• With the world’s third-largest military expenditure, fourth largest armed force, fifth-largest economy by GDP nominal rates, and the third-largest economy in terms of purchasing power parity, India is a prominent regional power, a nuclear power, an emerging global power, and a potential superpower. India assumes a growing international influence and a prominent voice in global affairs.
  • As a former British colony, India is a member of the Commonwealth of Nations and continues to maintain relationships with other Commonwealth countries. Since gaining independence from Britain in 1947, however, India is now classified as a newly industrialized country and has cultivated an extensive network of foreign relations with other states.
  • As a member state of BRICS – a repertoire of emerging major economies that also encompasses Brazil, Russia, China, and South Africa, India also exerts a salient influence as the founding member of the Non-Aligned Movement
  • In recent decades, India has pursued a more expansive foreign policy that encompasses the neighborhood first policy embodied by SAARC as well as the Look East policy to forge more extensive economic and strategic relationships with other East Asian countries.
  • Moreover, India was one of the founding members of several international organizations—the United Nations, the Asian Development BankNew Development BRICS Bank, and G-20, widely considered the main economic locus of emerging and developed nations.
  • India has also played an important and influential role in other international organizations like East Asia Summit, World Trade Organization, International Monetary Fund (IMF), G8+5 and IBSA Dialogue Forum. India is also a member of the Asian Infrastructure Investment Bank and the Shanghai Cooperation Organisation.
  • Regionally, India is a part of SAARC and BIMSTEC. India has taken part in several UN peacekeeping missions, and as of June 2020, is the fifth-largest troop contributor
  • India is currently seeking a permanent seat in the UN Security Council, along with the other G4 nations.
  • India wields enormous influence in global affairs and can be classified as an emerging superpower.
  • As many as 44 million people of Indian origin live and work abroad and constitute an important link with the mother country. An important role of India’s foreign policy has been to ensure their welfare and wellbeing within the framework of the laws of the country where they live.
  • India is the major power with the capability and responsibility to play a major role on the world stage as:
    • Balancing power between major global power
    • Security provider to smaller countries.
    • There is no doubt, India is a regional power in South Asia. We care about neighboring countries by non-interference and no-force usage policy.
    • We made a huge effort in Sri Lanka for peace and stability.
    • Intervention in Maldives and Seychelles in the 1980s to restore the legitimate government.
    • India is the major contributor of peacekeeping forces in the UN.
    • A supporter of free and open ocean to all
    • Against the neo-colonization
    • Advocated for the definite definition of terrorism and global force to combat the terrorism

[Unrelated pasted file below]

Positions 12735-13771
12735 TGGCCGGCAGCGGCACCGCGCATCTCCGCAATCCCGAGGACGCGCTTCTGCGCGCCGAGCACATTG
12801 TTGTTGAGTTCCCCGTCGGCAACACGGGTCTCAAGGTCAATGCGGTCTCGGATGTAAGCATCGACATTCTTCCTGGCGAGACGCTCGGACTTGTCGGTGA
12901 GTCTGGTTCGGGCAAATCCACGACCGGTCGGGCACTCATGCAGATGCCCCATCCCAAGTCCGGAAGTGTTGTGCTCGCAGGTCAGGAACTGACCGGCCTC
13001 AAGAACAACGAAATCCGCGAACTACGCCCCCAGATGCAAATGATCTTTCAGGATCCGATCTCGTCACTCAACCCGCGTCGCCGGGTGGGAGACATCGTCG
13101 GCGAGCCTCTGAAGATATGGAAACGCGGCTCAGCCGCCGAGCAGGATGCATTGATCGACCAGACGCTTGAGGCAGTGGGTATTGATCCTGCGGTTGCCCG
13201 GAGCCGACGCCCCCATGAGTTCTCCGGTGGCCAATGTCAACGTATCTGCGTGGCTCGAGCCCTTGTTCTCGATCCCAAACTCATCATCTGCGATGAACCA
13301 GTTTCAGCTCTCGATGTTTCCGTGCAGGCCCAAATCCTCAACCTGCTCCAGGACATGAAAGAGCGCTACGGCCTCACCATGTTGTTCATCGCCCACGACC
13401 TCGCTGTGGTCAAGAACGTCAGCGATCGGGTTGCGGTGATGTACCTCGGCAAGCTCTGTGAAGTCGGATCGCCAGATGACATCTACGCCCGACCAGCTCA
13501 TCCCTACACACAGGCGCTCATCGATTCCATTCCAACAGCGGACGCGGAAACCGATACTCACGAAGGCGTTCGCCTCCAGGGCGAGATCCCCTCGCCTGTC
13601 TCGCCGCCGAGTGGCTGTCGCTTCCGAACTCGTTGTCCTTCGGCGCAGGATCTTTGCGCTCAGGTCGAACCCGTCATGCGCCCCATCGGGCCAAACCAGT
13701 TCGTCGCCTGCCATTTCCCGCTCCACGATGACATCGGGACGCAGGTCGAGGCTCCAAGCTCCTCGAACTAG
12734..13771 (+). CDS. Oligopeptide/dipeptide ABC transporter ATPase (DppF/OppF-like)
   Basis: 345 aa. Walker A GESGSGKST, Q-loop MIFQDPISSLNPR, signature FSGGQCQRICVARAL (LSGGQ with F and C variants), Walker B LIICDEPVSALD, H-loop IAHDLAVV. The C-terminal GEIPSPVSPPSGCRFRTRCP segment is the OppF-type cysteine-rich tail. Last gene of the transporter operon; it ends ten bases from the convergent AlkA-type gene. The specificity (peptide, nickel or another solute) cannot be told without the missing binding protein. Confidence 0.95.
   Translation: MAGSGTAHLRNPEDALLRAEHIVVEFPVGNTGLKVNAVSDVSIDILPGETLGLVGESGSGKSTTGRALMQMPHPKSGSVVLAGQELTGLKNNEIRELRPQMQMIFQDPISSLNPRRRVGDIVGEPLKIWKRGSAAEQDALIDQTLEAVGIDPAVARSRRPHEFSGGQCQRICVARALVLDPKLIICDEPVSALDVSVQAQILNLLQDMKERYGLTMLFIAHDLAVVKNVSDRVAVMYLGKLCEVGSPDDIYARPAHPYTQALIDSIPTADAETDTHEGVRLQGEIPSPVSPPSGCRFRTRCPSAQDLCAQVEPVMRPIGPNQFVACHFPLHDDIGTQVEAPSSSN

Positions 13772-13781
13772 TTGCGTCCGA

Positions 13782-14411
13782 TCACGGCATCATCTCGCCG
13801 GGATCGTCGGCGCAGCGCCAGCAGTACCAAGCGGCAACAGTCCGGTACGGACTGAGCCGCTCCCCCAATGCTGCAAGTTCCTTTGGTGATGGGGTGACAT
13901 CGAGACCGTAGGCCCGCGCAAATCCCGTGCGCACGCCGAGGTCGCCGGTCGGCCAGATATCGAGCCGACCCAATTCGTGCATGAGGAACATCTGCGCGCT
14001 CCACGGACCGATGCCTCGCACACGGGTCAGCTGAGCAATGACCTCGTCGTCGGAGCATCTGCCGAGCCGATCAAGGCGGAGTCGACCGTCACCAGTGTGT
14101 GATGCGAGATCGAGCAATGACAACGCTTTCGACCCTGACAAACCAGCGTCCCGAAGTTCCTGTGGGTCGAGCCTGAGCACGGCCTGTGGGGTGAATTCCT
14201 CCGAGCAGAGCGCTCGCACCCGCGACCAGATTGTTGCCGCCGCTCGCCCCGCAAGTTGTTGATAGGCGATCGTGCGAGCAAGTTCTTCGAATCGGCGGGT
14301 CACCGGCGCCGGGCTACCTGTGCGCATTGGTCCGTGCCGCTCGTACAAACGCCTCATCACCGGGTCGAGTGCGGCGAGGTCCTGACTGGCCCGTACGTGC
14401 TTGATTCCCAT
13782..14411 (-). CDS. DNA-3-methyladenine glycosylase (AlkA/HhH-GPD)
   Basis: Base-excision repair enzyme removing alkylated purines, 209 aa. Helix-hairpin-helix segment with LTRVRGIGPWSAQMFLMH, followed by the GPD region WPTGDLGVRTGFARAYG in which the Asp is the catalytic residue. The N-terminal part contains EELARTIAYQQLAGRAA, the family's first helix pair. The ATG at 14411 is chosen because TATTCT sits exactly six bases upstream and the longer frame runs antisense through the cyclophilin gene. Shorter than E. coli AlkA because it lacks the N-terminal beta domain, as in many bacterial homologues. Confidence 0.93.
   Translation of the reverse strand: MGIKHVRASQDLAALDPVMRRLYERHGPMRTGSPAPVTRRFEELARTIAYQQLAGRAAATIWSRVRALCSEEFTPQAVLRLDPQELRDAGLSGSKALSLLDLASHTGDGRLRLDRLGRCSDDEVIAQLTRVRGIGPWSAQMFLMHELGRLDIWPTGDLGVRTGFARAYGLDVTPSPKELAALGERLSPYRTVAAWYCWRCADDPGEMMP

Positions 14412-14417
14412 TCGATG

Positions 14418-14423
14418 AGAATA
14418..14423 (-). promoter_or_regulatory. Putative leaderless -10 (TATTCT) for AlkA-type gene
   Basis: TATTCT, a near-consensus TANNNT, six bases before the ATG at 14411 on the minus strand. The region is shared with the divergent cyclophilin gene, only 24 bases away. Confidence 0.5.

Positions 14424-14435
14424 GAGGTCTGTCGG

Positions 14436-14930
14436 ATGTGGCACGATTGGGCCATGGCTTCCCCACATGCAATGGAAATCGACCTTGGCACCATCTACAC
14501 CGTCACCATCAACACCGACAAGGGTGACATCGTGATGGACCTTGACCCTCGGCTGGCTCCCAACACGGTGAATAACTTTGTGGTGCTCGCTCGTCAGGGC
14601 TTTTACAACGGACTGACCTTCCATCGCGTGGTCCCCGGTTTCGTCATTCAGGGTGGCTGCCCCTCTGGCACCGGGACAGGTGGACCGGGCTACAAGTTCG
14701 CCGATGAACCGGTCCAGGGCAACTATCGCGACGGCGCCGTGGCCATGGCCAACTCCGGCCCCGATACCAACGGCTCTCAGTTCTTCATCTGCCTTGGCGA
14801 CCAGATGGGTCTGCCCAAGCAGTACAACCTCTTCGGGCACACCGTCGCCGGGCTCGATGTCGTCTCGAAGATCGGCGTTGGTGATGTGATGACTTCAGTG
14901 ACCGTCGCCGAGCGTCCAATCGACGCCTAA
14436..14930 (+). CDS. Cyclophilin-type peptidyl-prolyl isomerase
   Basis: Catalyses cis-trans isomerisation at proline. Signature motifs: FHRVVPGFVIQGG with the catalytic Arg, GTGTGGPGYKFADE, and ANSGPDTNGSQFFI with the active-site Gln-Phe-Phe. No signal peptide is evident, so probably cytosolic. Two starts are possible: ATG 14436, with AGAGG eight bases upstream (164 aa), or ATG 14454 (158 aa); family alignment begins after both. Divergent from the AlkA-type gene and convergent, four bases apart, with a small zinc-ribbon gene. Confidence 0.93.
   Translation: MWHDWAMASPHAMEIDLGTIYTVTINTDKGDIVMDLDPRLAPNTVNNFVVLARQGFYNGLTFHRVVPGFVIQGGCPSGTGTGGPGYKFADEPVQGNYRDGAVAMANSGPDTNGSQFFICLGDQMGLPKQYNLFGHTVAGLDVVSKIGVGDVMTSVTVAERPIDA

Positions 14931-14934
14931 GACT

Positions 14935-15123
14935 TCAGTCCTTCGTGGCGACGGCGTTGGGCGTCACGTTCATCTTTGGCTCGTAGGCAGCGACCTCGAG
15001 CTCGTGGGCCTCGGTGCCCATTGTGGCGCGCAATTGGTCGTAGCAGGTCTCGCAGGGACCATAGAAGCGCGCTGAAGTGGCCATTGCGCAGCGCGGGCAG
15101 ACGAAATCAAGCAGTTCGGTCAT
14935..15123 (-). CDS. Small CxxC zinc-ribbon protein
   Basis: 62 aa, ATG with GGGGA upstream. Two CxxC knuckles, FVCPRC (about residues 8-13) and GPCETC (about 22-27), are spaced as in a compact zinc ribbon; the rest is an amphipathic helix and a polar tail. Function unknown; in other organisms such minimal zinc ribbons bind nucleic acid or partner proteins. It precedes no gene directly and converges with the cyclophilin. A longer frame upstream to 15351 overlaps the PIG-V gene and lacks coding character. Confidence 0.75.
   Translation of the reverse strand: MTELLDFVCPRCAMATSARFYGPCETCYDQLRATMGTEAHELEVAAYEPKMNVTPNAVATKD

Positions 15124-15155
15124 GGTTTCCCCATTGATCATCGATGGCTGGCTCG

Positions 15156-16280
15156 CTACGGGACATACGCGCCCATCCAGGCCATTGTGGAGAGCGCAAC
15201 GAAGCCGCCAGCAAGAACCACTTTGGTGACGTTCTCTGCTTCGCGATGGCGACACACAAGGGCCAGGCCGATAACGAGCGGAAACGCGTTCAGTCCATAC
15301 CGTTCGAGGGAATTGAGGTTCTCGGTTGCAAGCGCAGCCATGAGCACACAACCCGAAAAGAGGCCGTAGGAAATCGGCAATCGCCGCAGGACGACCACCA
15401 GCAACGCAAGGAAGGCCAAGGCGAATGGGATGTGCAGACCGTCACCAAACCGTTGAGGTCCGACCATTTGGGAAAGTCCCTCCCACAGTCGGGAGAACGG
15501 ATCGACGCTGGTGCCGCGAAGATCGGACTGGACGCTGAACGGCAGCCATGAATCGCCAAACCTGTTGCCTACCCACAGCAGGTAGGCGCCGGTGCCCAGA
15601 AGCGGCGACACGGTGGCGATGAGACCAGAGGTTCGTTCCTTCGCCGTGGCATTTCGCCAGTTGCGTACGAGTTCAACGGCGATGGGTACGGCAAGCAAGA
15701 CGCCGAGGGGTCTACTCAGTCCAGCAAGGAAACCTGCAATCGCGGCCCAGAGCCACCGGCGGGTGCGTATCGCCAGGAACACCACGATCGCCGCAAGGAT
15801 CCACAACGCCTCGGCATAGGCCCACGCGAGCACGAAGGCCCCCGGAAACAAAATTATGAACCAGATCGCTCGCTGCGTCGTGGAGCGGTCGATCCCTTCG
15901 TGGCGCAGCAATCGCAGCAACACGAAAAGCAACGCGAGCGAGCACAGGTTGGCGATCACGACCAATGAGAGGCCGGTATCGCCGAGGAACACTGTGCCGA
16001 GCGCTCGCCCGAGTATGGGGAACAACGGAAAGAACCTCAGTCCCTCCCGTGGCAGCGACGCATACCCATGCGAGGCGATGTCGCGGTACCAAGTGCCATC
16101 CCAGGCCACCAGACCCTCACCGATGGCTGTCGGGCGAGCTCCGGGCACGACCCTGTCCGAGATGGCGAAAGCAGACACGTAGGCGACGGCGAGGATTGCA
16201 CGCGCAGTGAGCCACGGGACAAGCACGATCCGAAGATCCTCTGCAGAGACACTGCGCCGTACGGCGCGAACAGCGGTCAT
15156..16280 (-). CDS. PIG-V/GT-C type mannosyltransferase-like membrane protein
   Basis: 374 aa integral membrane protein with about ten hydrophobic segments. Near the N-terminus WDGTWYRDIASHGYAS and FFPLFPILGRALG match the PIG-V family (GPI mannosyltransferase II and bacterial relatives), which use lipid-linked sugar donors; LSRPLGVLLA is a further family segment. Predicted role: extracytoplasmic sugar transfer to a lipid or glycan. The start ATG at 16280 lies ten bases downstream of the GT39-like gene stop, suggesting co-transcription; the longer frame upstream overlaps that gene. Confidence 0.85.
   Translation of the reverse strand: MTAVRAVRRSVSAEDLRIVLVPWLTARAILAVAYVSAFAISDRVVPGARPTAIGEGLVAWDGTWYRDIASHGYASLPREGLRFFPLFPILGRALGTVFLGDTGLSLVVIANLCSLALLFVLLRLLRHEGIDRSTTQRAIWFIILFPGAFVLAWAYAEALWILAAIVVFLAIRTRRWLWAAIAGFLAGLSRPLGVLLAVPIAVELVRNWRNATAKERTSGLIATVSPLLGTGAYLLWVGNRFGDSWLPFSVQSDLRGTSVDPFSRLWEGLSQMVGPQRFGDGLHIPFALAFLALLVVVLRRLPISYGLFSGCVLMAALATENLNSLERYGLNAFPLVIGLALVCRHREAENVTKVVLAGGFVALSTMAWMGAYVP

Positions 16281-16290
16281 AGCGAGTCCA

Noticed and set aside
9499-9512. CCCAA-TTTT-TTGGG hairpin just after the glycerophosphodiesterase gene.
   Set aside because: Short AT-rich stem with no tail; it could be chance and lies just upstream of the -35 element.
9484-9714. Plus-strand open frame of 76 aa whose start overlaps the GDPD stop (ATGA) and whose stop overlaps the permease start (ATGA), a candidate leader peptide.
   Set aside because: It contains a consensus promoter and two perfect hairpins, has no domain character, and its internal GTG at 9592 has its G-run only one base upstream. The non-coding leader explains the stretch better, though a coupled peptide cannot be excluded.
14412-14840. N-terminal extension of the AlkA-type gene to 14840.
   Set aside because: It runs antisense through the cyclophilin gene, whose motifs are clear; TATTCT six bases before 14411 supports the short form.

• India is balancing power between many organizations.
    • India is a member of BRICS, G20, SCO, QUAD group.

India’s Role in Multilateralism

  • Shift from Non-Alignment to Multi-Alignment
    • In the Post cold war era, Indian foreign policy has moved from a policy of non-alignment (policy of being neutral with US and USSR blocs) to the policy of Multi-alignment (India is having friendly relations with almost all great powers and developing world).
    • Multi-alignment is the very essence of India’s foreign policy and the economic policy of India today.
    • This presents an opportunity for India to become a global mediator and help in developing a framework on Global Issues.
  • India’s Role in International Activism
    • India is a key G-20 member country and the world’s fifth-largest economy (and 3rd largest on purchasing power parity) with a long tradition of international activism and promotion of rule-based multilateralism.
    • India’s foreign policy is based on the ethos of “Vasudhaiva Kutumbakam” and Good Samaritan. In pursuance of this:
      • India’s long-standing commitment to multilateralism can be reflected in the call for U.N. system reforms.
      • India has taken the lead in promoting various multilateral initiatives like International Solar Alliance, proposing CCIT for combating terrorismAsia-Africa Growth corridor.
      • India is the pharmacy to the world (world’s largest producer and exporter of cost-effective generic drugs).
  • Collaborating with Like-minded Countries
    • Working together with a group of countries from the developed and developing countries could further amplify India’s voice.
      • Here, India could work closely with the Alliance for Multilateralism (an initiative launched by Germany and France) to shape both the alliance itself and the reform agenda at large.
      • India must redouble its efforts, along with partners such as the USA, to push for a multi-stakeholder model of internet governance.
  • Decoupling From China: Opportunity for India
    • China has been the factory to the world, but global investors have been seeking a gradual decoupling from China. This is due to the increasing cost of production and the trust deficit in China after Covid-19 pandemic.
    • This provides India with an opportunity to become the world’s manufacturing hub and stable economic power. This will help India in assuming leadership roles and maintaining a stable global economic system.

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